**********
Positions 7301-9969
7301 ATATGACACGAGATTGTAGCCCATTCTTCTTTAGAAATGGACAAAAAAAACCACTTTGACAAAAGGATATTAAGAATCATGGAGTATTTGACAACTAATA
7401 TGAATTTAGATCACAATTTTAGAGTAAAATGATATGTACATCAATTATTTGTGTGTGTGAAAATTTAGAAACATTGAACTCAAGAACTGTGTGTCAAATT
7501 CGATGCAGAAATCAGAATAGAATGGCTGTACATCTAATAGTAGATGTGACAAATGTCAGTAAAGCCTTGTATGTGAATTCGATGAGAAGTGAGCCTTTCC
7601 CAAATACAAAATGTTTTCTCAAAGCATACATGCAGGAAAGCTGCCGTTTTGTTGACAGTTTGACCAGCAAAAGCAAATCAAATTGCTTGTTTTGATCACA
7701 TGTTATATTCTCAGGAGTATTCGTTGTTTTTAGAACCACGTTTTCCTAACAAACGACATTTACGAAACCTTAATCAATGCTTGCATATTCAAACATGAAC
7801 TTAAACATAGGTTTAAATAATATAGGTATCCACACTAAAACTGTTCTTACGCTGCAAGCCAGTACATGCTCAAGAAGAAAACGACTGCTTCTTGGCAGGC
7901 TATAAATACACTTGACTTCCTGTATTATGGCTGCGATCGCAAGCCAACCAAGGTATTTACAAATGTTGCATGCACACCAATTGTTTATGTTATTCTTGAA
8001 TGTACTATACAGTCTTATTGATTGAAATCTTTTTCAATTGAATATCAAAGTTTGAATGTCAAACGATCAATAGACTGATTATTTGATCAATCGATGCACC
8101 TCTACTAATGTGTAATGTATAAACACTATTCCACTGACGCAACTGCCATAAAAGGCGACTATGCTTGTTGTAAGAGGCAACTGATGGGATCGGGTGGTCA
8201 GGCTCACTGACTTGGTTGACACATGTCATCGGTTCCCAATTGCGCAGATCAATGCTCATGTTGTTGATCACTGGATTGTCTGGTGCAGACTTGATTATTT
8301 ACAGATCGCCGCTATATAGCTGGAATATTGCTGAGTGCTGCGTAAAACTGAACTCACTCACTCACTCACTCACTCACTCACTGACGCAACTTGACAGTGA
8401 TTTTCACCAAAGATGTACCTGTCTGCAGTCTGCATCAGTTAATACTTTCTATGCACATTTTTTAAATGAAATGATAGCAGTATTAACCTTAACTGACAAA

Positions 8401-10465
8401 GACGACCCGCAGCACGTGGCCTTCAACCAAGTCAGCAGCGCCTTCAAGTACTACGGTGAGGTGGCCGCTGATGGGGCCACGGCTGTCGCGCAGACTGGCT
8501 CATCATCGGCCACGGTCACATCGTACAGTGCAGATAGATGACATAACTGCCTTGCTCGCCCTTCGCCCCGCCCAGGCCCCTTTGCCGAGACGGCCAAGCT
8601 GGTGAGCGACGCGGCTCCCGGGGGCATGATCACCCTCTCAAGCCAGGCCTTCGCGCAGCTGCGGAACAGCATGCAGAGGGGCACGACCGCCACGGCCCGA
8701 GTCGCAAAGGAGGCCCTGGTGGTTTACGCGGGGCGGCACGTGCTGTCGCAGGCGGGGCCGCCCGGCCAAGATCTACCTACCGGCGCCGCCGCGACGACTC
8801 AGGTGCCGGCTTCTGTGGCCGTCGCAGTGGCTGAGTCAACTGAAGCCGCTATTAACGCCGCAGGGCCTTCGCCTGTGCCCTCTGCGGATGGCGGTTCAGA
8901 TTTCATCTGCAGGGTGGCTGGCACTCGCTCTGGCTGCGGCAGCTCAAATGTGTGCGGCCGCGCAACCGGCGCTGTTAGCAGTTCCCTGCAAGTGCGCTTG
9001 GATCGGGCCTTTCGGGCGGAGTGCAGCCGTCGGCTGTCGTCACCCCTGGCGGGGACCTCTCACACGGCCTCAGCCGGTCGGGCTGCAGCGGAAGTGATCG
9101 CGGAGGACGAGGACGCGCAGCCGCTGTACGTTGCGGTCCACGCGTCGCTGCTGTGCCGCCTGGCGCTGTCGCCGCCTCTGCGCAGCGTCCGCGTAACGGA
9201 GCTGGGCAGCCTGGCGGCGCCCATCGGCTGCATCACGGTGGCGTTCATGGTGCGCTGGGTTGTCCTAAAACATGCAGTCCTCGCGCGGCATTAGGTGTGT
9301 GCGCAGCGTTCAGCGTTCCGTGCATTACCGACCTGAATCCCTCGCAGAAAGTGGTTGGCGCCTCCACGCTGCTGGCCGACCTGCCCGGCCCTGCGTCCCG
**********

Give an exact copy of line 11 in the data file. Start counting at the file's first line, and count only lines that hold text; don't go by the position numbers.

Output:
8201 GGCTCACTGACTTGGTTGACACATGTCATCGGTTCCCAATTGCGCAGATCAATGCTCATGTTGTTGATCACTGGATTGTCTGGTGCAGACTTGATTATTT